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With Friends That Break Your Heart,  James Blake leaves no room for ambiguity. His feelings are crystal clear.

⭐️⭐️⭐️⭐️ Lyrical Dexterity 5 /5

⏱⏱⏱⏱ Longevity  4/5

🎧🎧🎧🎧 Production 4/5

James Blake is known for his ethereal vocals, cryptically introspective lyrics, and experimental production. Whether on his own works or featuring on projects including Frank Ocean’s Blonde, Beyoncé’s Lemonade, Kendrick Lamar’s DAMN, and most recently Dave’s We’re All Alone In This Together, Blake has proved to be one of the best producers among his peers. 

Throughout his first three albums he seamlessly moved between electronic songs with looped lyrics like ‘I Never Learnt to Share,’ ‘Digital Lion,’ and ‘I Hope My Life,’  and songs like ‘DLM,’ ‘The Colour in Anything,’ and ‘Give Me My Month’ that solely showcased Blake and his impressive voice. His last album Assume Form seemed to find the middle ground between these stark contrasts resulting in a mostly mid-tempo project.  Friends That Break Your Heart shows Blake at once returning to already mastered sounds, and exploring new ones. 

The opener ‘Famous Last Words’ cinematically  paints the picture of someone finally accepting that a relationship is over. Blake’s airy vocals acknowledge the complications that come with this, “and I can’t believe I’m still talkin’ about you, that feeling, I should have lost it […] by now.” The disbelief is  soon interrupted by an acceptance of the freeing feeling of said relationship ending, “you’re the last of my old things, the cast from my broken limbs.” This theme sets the precedent for the album.

Within the first three songs Blake moves us between tempos, from heavy to energetic, and lands at track four,  ‘Funeral.’  His vulnerability shines through as he confesses, “I know this feeling too well of being alive at your own funeral,” and pleads “don’t give up on me, please, I’ll be the best I can be.” Blake’s combination of stripped back production, and lamentation almost sound like an elegy.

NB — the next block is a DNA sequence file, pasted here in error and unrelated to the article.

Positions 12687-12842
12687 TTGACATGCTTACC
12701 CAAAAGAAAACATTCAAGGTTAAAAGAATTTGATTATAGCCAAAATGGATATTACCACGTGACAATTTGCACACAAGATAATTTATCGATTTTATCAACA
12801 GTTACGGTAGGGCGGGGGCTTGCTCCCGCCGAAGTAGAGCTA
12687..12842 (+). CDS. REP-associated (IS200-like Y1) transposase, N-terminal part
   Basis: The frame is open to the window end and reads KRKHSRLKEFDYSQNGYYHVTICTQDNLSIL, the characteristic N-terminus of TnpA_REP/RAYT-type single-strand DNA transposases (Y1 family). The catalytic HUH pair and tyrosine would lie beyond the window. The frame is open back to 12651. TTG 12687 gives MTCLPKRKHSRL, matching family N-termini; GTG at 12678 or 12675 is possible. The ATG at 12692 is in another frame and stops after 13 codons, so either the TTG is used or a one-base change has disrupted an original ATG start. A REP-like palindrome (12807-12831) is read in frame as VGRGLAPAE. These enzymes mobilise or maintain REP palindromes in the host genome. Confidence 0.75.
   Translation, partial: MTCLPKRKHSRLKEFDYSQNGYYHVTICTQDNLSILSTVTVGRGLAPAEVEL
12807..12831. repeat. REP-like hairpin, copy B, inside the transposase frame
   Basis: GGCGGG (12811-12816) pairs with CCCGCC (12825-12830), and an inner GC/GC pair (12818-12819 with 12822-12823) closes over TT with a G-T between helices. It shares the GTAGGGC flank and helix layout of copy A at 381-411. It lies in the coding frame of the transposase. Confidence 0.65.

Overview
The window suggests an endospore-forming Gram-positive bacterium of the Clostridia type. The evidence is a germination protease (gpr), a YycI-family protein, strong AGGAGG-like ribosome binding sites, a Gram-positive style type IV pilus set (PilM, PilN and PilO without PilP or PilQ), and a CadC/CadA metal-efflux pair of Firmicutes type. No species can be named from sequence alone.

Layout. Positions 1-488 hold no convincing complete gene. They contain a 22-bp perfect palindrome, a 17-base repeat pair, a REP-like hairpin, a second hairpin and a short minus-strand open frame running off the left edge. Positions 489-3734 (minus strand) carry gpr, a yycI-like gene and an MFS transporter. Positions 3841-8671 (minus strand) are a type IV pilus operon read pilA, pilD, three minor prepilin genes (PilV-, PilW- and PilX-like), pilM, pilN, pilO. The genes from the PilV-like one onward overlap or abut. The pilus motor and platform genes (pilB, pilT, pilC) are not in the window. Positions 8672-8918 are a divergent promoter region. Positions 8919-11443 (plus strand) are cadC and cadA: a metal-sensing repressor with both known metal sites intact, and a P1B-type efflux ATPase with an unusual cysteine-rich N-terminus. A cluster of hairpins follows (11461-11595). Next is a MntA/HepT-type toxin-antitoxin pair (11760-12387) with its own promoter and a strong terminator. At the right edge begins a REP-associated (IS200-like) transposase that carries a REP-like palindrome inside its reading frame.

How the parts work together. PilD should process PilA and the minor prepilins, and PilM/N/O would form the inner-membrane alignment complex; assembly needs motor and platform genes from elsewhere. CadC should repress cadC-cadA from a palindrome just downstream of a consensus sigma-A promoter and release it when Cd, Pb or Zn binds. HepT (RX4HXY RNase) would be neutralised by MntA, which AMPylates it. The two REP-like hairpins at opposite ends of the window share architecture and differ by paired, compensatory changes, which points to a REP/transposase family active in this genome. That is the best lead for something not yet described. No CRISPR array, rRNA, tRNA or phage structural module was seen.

Blake’s rap influences can be heard in this album more than any other. The album has beats that any seasoned rapper could easily glide over, especially ‘Coming Back’ featuring SZA, and as Blake always chooses the right rappers for his projects, this is exactly what JID and Swavay do on ‘Frozen.’  

The standout feature though is definitely ‘Show Me’ featuring Monica Martin. It explores self doubt and longing for love to be given to you the same way it has been given to others: “I hope the person after gets all that you held  from me. They get to be a fresh start while I am another casualty. I wish you’d show me.” Blake and Martin delicately sing their verses over a kick drum that runs steadily underneath like a heartbeat. They meet at the choruses to showcase their  synergy. This traditional duet is unanticipated, but appreciated. 

‘Say What You Will’  also cements Blake as the singer-songwriter we love.  Each listen unlocks a new meaning, melody, or harmony. It’s one of his most transparent songs to date which makes it so powerful: “I’m okay, no I can drive myself. I’ve been sobered by my time on the shelf, […] I’ve been ostracised like a comet racing  through an empty sky – so say what you will.” The song is about accepting one’s position, in this case it is Blake’s role in the music industry,  and by this part of the song the journey seems complete.

Although it is the penultimate song, ‘Friends That Broke My Heart’ perfectly encapsulates the perceived intention of the album. Blake solemnly sings, “as many loves that have crossed my path, […] in the end it was friends who broke my heart.” I am almost certain that this is the first time he has put a guitar at the forefront of a song, and there is something unexpectedly heartwarming about the idea of Blake not only broaching a new topic lyrically, but using different instruments to do so.

Despite being dark and heavy at times the album’s takeaway message is positive. Being able to create a project reflecting explicitly on a clearly painful topic is evidence of freedom and growth. Blake recently commented that “friendship breakups don’t carry the same level of acknowledged gravitas,” as romantic ones. With this album he has made sure that this is no longer the case.


By Kiah Olowu

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